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School Shooting Preparedness Blog Series, Part 4

We were joined by crisis response expert and Principal of Behavioral Science Applications, Steven Crimando, who discussed up-to-date crisis management and violence protection strategies for teachers and students to mitigate and prevent school shooting scenarios. Our expert answers a series of questions about preventing school shootings in our blog series, School Shooting Preparedness. And don’t miss our upcoming webinar on Thursday, July 26th at 2pm ET, Protecting Your Schools from Active Shooter IncidentsMake sure you didn’t miss part 1, part 2, or part 3 of our blog series! School shootings are gaining awareness around the country, and schools everywhere are taking action to prevent them. In fact, in 2016, the CDC found nearly 90 percent of public schools had a written plan for responding to school shootings, and 70 percent of those schools had drilled students on the plan. That’s great news, but how can schools ensure their active shooter preparedness plans are as effective as possible?

How are responders addressing situational awareness during school shootings? Where are they typically getting their information from? How can the flow of information be optimized?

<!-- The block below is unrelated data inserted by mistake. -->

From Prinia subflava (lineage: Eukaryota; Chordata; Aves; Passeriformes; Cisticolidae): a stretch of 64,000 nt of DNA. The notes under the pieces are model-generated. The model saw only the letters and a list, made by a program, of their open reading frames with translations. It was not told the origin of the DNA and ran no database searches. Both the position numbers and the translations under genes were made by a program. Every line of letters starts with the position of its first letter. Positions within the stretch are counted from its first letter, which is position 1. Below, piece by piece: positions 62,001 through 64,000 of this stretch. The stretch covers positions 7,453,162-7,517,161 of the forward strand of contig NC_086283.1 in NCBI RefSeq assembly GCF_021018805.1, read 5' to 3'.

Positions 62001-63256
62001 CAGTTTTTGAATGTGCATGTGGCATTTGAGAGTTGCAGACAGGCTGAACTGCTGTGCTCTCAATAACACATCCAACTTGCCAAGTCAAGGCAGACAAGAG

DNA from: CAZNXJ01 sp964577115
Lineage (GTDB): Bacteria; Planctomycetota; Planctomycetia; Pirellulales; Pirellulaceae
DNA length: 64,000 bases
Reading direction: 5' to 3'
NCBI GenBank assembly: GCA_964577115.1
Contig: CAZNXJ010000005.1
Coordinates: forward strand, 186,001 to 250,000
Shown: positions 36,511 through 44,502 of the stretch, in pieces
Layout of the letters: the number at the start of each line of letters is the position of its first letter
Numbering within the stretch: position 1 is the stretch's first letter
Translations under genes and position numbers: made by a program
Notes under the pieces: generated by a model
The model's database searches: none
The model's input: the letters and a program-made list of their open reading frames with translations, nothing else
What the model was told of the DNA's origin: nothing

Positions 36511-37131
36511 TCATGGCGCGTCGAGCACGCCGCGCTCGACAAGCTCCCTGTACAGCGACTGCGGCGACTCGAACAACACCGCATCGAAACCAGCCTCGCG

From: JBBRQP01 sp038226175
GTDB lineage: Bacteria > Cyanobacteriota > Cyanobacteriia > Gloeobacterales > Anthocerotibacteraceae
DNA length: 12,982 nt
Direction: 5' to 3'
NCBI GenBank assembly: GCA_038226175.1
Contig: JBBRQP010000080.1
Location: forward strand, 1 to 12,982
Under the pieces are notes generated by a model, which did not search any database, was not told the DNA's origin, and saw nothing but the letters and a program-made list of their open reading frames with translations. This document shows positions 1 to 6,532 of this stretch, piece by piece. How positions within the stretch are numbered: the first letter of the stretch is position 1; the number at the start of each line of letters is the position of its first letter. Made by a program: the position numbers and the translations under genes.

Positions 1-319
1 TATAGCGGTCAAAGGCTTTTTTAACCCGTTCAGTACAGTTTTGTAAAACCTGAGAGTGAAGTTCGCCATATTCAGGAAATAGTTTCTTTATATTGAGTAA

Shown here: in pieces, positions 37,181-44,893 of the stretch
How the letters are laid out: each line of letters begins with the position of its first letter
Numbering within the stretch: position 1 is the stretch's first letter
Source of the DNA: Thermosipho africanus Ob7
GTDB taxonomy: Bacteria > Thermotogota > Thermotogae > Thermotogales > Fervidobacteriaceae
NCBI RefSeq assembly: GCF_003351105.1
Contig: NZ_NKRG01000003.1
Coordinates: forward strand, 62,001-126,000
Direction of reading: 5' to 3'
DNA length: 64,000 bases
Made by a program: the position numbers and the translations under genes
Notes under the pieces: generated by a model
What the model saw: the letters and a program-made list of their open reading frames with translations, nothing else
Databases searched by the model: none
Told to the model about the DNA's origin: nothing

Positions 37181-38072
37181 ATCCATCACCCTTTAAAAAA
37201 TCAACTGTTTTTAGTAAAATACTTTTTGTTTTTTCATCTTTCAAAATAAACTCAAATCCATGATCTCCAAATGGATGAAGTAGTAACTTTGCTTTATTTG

During school shootings, like any crisis, responders should be getting information from multiple sources. Reliance on single data points is a recipe for failure. In at least one recent shooting, police discovered once well into the response that the CCTV feeds they were watching to track the shooter’s movements were on a delay. While they were still watching him move through the building, he was already outside. Real-time Information and intelligence sharing is one of the most critical elements in response and is not tested nearly enough in drills and exercises. Each community and organization will have a different mix of information sources that will allow responders to gain quick and accurate situational awareness. This can be tricky for responders since many SWAT and Emergency Service Units are regional. The tools for situational awareness can vary greatly across a region and responders cannot make assumptions about what information or data sources will be available when they arrive. One of the best ways to optimize the flow of information is rehearsal and pro-active collaboration with responders. Knowing how information will flow, it’s limitations and timeliness, before an incident will help responders in making missteps in their reading of a live-fire event. So, to summarize, multiple sources of information accessed in a pre-agreed upon and pre-tested manner will be very important. Testing is critical. Obviously you can have timely information that is not accurate, and accurate information that is not timely; both will trip up responders. Perfecting communications and information sharing during planning and exercising is one of the most critical tasks for leaders from the schools and responder communities.
Join us on Thursday, July 26th at 2pm ET to hear more from our expert on the topic during our webinar, Protecting Your Schools from Active Shooter Incidents.

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